These have to be my favorite words from the Old Testament, and they are in today's first reading from the book of Wisdom. The Latin words are usually translated "mightily and sweetly." In context, the Scripture is saying that God's wisdom "reaches mightily from one end [of the universe] to the other, and orders all things well." Only the Latin says "suaviter," softening the brutal edge we might assign to the word "might." I relate it to the exclamation that the townspeople made after one of Jesus' miracles: "Everything he does is beautiful!" It is fitting, it is apt, it is lovely: suaviter.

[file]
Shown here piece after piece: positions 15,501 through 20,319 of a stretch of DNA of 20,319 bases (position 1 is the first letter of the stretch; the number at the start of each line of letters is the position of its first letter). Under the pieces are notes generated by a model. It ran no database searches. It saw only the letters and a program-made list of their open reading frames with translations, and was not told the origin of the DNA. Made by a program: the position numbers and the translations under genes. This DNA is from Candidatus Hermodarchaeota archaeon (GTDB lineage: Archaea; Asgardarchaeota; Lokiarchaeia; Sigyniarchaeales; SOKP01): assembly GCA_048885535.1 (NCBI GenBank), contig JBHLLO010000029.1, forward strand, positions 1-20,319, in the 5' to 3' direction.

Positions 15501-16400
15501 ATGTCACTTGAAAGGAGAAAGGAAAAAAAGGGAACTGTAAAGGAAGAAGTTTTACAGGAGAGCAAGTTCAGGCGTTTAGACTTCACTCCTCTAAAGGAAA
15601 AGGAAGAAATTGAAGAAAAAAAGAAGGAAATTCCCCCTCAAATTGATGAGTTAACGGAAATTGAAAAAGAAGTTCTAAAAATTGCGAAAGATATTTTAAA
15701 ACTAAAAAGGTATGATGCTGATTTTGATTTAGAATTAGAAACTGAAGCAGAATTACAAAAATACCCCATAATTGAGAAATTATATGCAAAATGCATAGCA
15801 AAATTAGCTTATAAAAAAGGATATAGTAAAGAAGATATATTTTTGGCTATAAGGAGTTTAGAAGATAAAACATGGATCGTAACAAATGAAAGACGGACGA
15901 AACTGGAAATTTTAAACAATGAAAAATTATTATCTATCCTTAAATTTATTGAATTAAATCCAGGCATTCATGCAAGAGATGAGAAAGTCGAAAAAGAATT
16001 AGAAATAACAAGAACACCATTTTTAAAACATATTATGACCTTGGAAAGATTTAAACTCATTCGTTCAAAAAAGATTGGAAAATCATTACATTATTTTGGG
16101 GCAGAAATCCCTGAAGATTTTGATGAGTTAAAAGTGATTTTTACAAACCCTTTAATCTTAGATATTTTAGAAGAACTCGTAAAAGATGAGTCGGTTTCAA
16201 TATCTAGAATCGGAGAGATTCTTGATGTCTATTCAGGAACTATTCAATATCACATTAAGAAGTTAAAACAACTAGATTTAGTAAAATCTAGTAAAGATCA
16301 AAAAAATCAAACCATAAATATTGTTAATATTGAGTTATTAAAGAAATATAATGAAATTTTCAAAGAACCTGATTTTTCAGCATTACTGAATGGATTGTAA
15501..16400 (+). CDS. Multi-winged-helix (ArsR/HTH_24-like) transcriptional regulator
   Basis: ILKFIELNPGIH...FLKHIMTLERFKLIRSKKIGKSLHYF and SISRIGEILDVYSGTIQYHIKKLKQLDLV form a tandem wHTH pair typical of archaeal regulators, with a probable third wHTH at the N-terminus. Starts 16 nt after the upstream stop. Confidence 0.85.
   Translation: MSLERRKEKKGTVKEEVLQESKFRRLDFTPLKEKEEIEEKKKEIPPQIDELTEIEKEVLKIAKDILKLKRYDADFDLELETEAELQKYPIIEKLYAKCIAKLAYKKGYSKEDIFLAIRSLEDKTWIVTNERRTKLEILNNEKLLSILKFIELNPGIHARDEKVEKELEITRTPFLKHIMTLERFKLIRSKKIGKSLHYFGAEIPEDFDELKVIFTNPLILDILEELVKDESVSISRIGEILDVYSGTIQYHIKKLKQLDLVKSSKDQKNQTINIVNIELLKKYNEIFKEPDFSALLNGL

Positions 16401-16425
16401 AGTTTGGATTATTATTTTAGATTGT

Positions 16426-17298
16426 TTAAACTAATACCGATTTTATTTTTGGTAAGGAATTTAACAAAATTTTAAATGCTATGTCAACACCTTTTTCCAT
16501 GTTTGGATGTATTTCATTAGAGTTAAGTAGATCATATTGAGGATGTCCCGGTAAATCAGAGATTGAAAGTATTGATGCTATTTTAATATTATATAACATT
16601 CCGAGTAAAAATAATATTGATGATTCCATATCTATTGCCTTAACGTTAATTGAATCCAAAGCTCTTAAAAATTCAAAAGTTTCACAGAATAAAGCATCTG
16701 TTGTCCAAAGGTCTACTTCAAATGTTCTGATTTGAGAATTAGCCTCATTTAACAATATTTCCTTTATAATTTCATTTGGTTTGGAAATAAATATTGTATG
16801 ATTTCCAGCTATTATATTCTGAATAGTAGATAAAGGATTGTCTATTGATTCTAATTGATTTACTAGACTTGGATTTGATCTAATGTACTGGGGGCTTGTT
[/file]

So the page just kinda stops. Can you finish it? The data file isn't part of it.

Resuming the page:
In this week before Thanksgiving, "fortiter et suaviter" can also be a principle for discernment. This is how God acts: not with brusque power, but with tender and uncompromised vision. The saints, especially St. John of the Cross, tell us that we need to have our attention very finely tuned in order to discern God's doings, because he does them "suaviter." That is why it is such a good idea to make a review of the day before retiring at night, creating space for us to begin to notice those subtle "movements" (as St. Ignatius called them) that indicate that the Lord is passing by. We may be amazed at how much we've been missing!